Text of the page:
All of the familiar mechanics are back too — things like wearing and maintaining gas masks, charging your torch’s battery and scrounging through hundreds of cupboards to find two measly bullets only to waste them trying to shoot a mutant dog. It’s fortunate that ‘survival’ type gameplay has been en vogue in the gaming scene lately, because a lot of what made Metro 2033 unique all those years ago is contemporary enough now that it still makes sense in a modern shooter.
Out of everything new or old in Metro Exodus though, a returning weapon — the Tikhar — became my best friend during the demo. Fans will remember it as an especially effective pneumatic rifle that came with the caveat of needing to be manually pumped in order to maintain its air pressure. That’s still the case here, and from what I could tell it’s actually a little less powerful than its predecessors (to begin with, anyway). The important thing about the Tikhar in Metro Exodus though, is that its ammunition is readily available. There’s a full crafting system here, you see, and while regular bullets can only be made at special workbenches in the game, the Tikhar’s makeshift ball bearing ammo can be whipped up anywhere. Your crew’s dedicated engineer gradually doles out upgrades for the gun too, making it even more useful and essentially giving it a starring role among the many weapons on offer.
The thing that stood out to me the most in my time was how little of the feeling of the first two games is lost in the move to these ‘sandbox’ environments. A lot of that has to do with the faithful gameplay and regular jaunts through more linear spaces, but it’s also down to 4A’s deft storytelling ability. While it’s hard to judge it completely in the limited time I had, there is already plenty of reason to believe that Exodus will continue the series’ legacy. In particular, I appreciated the way that the crew of the Aurora don’t just hang around and let Artyom, the ‘hero’ of the story, do all the work. They’re typically in the middle their own reconnaissance when you come across them during missions or exploration. Artyom’s wife Anna, for example, can be found hiding out in her makeshift sniper’s nest when roaming around the Caspian, and when a side mission tasks Artyom with evading an enemy sniper, Anna’s position happens to be the perfect vantage point for giving him backup. These are scripted occurrences, mind, but they’re a perfect match for the series’ DNA and proof that it hasn’t lost anything in translation.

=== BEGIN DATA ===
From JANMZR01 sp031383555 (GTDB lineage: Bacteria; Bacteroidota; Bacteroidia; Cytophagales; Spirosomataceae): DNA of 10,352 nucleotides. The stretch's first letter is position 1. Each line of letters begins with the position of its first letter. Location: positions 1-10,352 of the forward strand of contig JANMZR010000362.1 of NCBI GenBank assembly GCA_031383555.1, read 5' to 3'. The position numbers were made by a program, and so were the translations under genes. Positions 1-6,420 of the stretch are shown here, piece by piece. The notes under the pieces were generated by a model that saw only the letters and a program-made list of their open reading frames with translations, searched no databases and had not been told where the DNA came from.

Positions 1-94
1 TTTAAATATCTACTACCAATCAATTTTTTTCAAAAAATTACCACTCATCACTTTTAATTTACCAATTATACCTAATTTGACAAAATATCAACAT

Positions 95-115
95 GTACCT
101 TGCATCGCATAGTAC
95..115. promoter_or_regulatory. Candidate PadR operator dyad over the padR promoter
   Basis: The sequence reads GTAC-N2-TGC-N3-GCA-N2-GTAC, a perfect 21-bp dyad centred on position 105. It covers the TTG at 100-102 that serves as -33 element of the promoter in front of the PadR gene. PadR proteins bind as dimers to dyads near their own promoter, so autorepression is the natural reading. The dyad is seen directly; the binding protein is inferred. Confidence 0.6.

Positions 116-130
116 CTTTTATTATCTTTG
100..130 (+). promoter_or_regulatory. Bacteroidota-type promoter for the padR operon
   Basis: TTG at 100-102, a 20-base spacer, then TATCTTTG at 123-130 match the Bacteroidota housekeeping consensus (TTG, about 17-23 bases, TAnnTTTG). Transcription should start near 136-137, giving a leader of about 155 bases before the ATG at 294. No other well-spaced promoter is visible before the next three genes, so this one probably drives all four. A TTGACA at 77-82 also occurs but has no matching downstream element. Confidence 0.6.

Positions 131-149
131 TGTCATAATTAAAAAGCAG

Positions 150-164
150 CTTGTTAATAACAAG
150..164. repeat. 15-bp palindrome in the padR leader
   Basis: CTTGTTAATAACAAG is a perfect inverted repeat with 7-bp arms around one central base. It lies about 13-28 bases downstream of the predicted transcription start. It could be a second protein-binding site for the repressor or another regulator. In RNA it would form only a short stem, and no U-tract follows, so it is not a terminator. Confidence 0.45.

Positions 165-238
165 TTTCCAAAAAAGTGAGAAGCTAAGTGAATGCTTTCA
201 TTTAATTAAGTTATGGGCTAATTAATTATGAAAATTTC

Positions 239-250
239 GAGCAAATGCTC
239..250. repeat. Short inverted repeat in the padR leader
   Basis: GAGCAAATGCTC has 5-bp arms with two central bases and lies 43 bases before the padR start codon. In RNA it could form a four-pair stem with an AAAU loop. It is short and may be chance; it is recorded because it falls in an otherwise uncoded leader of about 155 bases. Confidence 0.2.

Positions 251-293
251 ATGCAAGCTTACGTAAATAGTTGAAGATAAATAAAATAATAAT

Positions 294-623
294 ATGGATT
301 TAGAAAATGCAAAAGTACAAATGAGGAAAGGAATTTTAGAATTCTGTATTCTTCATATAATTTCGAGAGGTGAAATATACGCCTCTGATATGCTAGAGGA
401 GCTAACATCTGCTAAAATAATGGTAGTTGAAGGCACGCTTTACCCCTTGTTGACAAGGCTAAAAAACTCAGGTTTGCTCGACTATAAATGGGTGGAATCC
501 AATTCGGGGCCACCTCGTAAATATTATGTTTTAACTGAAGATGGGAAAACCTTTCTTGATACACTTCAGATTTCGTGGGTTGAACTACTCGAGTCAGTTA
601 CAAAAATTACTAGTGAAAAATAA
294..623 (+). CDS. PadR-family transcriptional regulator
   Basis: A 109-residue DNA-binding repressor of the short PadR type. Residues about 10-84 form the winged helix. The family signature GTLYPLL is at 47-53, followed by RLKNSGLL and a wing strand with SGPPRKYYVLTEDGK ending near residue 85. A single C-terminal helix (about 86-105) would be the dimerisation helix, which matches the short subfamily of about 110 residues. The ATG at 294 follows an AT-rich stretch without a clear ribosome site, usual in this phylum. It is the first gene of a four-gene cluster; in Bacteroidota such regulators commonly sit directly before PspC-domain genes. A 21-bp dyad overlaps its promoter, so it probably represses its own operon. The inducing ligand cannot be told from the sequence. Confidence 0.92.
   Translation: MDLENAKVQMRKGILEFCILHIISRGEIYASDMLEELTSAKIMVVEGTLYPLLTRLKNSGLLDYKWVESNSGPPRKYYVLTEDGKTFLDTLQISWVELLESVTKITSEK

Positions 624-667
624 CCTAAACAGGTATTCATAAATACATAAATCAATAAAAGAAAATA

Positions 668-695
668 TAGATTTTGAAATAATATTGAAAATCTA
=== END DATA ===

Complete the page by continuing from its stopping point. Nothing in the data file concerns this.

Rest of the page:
I’ll admit that before this extended hands-on with Metro Exodus I had some reservations. Too many games that have gone ‘open world’ in the past have done so at the expense of what made them special. After playing for a few hours, I’m now pretty confident that Exodus won’t make those same mistakes. It’s a change of pace and direction, and it’s full of ambition, but it’s nothing short of authentic Metro. Time will tell if that sentiment carries across to its entire adventure, but I’m now more keen than ever to see the journey through.
METRO EXODUS IS OUT ON PS4, XBOX ONE AND PC ON FEBRUARY 15TH.